Immunity & infection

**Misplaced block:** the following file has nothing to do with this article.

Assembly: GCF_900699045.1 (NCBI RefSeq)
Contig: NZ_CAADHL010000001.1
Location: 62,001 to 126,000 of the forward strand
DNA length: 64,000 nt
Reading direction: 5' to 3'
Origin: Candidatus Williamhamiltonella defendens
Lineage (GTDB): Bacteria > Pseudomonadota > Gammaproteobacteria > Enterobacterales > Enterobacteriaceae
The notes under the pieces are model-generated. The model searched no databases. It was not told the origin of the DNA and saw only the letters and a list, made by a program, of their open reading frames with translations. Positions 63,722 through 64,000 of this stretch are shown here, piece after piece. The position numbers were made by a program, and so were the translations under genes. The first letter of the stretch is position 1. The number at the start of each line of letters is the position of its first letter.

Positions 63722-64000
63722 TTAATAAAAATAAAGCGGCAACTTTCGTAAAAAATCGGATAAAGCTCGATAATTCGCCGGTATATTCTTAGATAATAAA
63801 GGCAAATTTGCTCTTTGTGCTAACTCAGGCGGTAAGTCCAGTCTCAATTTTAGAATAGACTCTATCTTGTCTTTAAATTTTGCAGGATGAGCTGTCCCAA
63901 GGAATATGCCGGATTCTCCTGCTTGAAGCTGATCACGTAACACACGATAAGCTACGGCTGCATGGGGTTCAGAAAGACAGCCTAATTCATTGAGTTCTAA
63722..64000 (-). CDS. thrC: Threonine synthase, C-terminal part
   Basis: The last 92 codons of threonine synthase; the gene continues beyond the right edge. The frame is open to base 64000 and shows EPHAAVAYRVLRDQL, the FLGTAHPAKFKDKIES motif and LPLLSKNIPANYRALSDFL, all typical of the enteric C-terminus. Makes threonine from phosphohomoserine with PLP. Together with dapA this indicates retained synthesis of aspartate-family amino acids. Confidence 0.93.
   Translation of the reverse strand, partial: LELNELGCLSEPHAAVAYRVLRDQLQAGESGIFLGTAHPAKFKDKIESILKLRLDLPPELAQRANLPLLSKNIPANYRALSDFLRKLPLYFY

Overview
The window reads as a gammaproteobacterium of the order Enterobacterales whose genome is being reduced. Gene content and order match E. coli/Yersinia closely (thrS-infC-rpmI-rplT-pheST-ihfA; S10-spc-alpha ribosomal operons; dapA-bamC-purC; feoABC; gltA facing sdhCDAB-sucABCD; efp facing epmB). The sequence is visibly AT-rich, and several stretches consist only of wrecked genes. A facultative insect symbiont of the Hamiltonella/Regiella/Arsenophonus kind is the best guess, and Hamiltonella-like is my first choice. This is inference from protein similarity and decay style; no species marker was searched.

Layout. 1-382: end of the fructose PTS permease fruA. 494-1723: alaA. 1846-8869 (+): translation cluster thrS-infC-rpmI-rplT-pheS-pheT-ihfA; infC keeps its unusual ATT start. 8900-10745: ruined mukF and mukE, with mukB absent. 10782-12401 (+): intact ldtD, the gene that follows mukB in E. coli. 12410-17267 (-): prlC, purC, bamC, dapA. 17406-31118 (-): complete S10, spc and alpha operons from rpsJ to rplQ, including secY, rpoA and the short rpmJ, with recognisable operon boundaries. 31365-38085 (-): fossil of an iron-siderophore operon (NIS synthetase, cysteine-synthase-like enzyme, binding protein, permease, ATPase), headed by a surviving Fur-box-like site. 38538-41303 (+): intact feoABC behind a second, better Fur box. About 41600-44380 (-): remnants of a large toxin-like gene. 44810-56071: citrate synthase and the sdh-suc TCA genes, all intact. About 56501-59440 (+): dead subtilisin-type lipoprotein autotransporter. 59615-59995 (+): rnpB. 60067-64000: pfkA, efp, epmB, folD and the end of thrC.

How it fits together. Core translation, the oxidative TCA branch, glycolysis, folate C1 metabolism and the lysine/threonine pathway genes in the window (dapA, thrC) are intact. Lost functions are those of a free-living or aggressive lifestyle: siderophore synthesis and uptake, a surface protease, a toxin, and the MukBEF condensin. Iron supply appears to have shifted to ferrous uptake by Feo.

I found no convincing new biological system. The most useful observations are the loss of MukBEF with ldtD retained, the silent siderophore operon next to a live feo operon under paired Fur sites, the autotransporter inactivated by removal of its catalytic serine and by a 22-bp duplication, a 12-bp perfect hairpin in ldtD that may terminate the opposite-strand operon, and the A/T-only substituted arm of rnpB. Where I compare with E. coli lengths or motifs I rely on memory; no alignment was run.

CD8+ memory T cells are generated during primary infection with intracellular pathogens, such as viruses. These cells play an important role in the protection of the host upon re-infection with the same pathogen.In this study, we compare CD8+ memory T cell responses to both influenza A virus (IAV), a recurrent virus and Epstein Barr Virus (EBV), a persistent virus. Using EBV seropositive, HLA-A2+, young adult (18-20 years) and elderly (>65 years) donors, this study demonstrates that CD8+ memory T cell responses to both recurrent and persistent viruses co-evolve as an individual ages. Tetramer-staining was used to study both cross-reactive and antigen-specific cells that were present in peripheral blood and proliferated in response to stimulation with immuno-dominant epitopes of IAV and EBV. There were significant differences in IAV-M158, EBV-BMLF1280, and EBV-BRLF1190 Vβ usage as individuals age.Young and elderly adults had different cross-reactive patterns. Young adults had increased opportunity for cross-reactivity due to increased TCR diversity resulting in increased numbers of shared Vb families amongst all 3 epitopes.Elderly donors had evidence of increased focusing on cross-reactivity with a more narrow repertoire.Tracking 3 donors over 10-20 years showed that the changes in TcR repertoire of IAV-M1, EBV-BMLF1 and -BRLF1-specific responses during acute IAV infection may be mediated by TcR crossreactivity and may lead to altered T cell activation and function.This study further emphasizes the complexity of human T cell responses to viruses and the need for a better understanding of human T cell responses in order to design successful T cell inducing vaccines.